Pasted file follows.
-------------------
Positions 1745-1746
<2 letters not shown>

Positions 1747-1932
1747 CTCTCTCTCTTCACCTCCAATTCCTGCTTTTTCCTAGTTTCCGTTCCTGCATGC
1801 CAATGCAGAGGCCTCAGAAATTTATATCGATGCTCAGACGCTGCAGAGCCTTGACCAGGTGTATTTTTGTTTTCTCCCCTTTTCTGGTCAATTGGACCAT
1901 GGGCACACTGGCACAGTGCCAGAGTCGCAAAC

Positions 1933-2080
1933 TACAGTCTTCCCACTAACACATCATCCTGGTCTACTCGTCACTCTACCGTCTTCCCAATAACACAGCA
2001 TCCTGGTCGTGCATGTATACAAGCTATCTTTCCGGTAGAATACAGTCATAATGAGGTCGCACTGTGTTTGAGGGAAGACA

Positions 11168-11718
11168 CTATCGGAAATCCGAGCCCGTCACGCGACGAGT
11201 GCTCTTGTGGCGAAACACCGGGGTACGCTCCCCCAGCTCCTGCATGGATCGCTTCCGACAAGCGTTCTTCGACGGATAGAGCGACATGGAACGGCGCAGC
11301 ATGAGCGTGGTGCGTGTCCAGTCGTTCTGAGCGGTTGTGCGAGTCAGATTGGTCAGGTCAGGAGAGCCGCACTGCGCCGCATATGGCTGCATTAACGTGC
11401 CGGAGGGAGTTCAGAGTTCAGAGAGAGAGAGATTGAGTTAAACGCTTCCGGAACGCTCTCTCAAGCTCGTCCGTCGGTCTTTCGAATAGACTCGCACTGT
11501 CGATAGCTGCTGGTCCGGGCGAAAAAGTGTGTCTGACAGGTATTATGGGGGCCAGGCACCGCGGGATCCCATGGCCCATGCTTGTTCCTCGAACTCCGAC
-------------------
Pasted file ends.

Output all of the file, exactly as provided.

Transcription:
Positions 1745-1746
<2 letters not shown>

Positions 1747-1932
1747 CTCTCTCTCTTCACCTCCAATTCCTGCTTTTTCCTAGTTTCCGTTCCTGCATGC
1801 CAATGCAGAGGCCTCAGAAATTTATATCGATGCTCAGACGCTGCAGAGCCTTGACCAGGTGTATTTTTGTTTTCTCCCCTTTTCTGGTCAATTGGACCAT
1901 GGGCACACTGGCACAGTGCCAGAGTCGCAAAC

Positions 1933-2080
1933 TACAGTCTTCCCACTAACACATCATCCTGGTCTACTCGTCACTCTACCGTCTTCCCAATAACACAGCA
2001 TCCTGGTCGTGCATGTATACAAGCTATCTTTCCGGTAGAATACAGTCATAATGAGGTCGCACTGTGTTTGAGGGAAGACA

Positions 11168-11718
11168 CTATCGGAAATCCGAGCCCGTCACGCGACGAGT
11201 GCTCTTGTGGCGAAACACCGGGGTACGCTCCCCCAGCTCCTGCATGGATCGCTTCCGACAAGCGTTCTTCGACGGATAGAGCGACATGGAACGGCGCAGC
11301 ATGAGCGTGGTGCGTGTCCAGTCGTTCTGAGCGGTTGTGCGAGTCAGATTGGTCAGGTCAGGAGAGCCGCACTGCGCCGCATATGGCTGCATTAACGTGC
11401 CGGAGGGAGTTCAGAGTTCAGAGAGAGAGAGATTGAGTTAAACGCTTCCGGAACGCTCTCTCAAGCTCGTCCGTCGGTCTTTCGAATAGACTCGCACTGT
11501 CGATAGCTGCTGGTCCGGGCGAAAAAGTGTGTCTGACAGGTATTATGGGGGCCAGGCACCGCGGGATCCCATGGCCCATGCTTGTTCCTCGAACTCCGAC